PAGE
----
Thrilled to help Canada’s national women’s soccer team win gold at the Tokyo Summer Olympics, Adam Day is equally thrilled by what the victory could mean at the grassroots level of the sport in Surrey and other cities and towns across the country.
“It doesn’t seem real, not yet – and I’m not sure this will ever sink in,” Day told the Now-Leader a few days after arriving home from Japan, following the gold-medal match Friday, Aug. 6.
“I was like, listen, take this in, because not everybody gets this opportunity and you never know if something like this will happen again,” Day continued.
“This could be the biggest thing any of us will achieve in our lifetime, but we’ll see what happens.”
With the national team, Day is a technical staff member alongside head coach Bev Priestman, who lives on the Semiahmoo Peninsula, and Delta-raised Jasmine Mander, among others. The team’s longtime equipment manager, Maeve Glass, lives in South Surrey.
— Surrey United Soccer Club (@SurreyUnitedSC) August 6, 2021
While the players received medals for their Olympic win, coaches did not.
“We knew that coming in, that the staff don’t get medals,” Day explained. “The staff get the opportunity to take pictures with a gold medal, which is what we did. I think we’re trying to get some made up, replicas or whatever the case may be, but the first question I get is, ‘Well, how was it?’ and the second question is, ‘Where’s your medal?’ But I don’t have a medal to show anyone,” he added with a laugh.
The drama of the team’s shoot-out win over Sweden was felt across Canada as fans tuned in for the early-morning game, Pacific time.
“I felt that with us, the staff and the players, there was a lot of calm despite what was going on, a lot of calm and confidence,” Day reported. “Because it was such a bubble that we were in, there wasn’t much external pressure. When we beat Sweden, it was just mayhem – people from around the world buzzing us. Maybe shock is the world, and I don’t think we realize just how big this is.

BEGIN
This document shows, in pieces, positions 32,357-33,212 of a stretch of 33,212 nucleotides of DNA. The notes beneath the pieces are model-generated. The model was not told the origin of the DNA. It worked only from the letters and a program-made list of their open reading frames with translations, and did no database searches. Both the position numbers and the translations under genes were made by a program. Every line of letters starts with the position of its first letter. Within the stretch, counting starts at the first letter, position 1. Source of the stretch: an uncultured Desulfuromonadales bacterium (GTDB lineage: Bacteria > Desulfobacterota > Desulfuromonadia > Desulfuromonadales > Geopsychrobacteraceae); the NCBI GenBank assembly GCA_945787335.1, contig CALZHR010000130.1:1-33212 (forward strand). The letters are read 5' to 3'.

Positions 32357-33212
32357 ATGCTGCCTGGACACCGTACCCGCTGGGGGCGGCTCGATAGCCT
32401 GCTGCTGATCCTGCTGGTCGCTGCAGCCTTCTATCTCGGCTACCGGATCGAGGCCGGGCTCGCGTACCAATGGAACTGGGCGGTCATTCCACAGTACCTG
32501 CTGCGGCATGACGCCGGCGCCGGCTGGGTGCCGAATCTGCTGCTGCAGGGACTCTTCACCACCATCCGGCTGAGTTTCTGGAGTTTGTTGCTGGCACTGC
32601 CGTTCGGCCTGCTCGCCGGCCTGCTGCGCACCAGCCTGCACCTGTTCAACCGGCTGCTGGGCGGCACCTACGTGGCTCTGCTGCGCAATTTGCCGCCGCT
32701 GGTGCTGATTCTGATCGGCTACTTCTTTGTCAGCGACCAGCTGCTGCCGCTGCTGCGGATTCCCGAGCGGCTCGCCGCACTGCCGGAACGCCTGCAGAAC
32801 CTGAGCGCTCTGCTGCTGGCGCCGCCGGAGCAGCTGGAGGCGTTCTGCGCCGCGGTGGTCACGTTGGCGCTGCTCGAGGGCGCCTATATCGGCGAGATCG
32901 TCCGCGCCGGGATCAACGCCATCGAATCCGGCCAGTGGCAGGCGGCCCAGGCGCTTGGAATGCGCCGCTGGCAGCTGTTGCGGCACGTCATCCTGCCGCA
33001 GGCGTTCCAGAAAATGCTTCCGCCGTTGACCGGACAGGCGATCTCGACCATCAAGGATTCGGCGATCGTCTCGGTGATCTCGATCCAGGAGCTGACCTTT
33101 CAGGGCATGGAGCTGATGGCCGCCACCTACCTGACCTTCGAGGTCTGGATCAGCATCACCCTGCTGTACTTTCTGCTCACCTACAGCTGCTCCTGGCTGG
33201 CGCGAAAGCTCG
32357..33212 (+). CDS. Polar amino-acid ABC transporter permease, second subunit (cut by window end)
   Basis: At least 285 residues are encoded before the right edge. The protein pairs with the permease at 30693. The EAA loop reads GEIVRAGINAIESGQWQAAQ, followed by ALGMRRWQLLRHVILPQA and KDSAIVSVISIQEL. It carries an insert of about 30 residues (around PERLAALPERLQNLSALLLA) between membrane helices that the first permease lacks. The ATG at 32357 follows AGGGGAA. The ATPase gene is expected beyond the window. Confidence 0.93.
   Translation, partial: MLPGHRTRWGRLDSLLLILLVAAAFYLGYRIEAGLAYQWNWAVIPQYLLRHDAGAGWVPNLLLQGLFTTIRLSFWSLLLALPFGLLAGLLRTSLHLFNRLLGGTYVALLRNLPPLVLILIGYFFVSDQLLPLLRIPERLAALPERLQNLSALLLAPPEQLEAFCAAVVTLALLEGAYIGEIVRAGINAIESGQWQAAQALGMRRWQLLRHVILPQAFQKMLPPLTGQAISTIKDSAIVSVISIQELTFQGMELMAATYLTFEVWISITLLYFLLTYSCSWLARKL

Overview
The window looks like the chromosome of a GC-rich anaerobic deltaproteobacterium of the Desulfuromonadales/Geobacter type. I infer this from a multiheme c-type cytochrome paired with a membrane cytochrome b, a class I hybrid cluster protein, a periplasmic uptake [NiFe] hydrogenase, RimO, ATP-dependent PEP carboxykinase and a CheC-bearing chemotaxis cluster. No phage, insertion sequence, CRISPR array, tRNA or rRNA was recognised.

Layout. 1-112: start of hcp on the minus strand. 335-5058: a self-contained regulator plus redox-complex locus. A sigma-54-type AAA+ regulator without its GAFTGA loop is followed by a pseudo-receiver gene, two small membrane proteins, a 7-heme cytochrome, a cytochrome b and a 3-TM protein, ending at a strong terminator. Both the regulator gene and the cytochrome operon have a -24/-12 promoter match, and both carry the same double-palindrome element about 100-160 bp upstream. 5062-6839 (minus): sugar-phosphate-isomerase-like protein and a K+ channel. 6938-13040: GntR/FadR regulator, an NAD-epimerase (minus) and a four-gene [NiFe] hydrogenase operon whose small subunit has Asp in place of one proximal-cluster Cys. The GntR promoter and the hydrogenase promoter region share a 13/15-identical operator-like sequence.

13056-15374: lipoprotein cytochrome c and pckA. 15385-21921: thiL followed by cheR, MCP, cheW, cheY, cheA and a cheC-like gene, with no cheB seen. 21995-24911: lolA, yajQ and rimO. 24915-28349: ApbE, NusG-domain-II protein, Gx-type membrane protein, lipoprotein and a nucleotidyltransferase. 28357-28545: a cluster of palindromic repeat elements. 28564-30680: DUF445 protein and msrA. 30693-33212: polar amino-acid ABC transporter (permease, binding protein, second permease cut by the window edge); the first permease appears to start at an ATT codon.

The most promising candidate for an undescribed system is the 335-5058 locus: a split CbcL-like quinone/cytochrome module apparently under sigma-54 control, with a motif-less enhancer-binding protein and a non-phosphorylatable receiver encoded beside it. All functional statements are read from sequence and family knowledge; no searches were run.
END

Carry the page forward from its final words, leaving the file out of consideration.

“I said to the staff that this gold medal won’t be beaten, it can only be matched,” Day continued. “We were the first to do it, and who knows when the next medal comes around for Canada. Hopefully there are many, many more, but you just don’t know. It was just a surreal moment.”
— Jasmine Mander (@JMander10) August 5, 2021
Originally from London, England, Day moved to Canada 15 years ago and soon got involved in coaching soccer. He’s been working with Guildford Athletic Club since 2018, in addition to recent coaching assignments with Surrey United and a new job coaching the men’s team at Capilano University in North Vancouver.
With Guilford AC, Day’s work involves getting more girls to play soccer, and keep them playing.
“This (Olympic) win is only going to help to promote the women’s game, grow the women’s game,” he said.
“I know this will inspire another generation of young girls to play football. My own daughter, she plays football and watches occasionally, when I force her to,” he joked, “and she was interested in the Euros a little bit, with England in it, but when she saw the (national) team in the semifinal and then the final, she wanted to go play in the (yard) and be Christine Sinclair, and I think that’s what something like this does, especially on the global scale.”
For Day, it’s been a travel-filled year with the national team.
“Guildford (AC) has been amazing because I’ve had to be away a lot since January, every camp,” he explained. “The club has given me two, three weeks to go off and help represent Canada, so a massive thank-you to Karen (Gallagher, president) and David (Hohlbein, vice-president) and the rest of the club for allowing me to do it. I think everyone was pleased I was involved in it, and to get the gold and just bring a little bit of attention back to the club, I’m pleased. It’s a great club, a grassroots club, and it’s a nice reward for the club as well.”
Guildford Athletic Club welcomes players to register for the fall soccer season. For details, visit guildfordac.com or call 604-583-9233.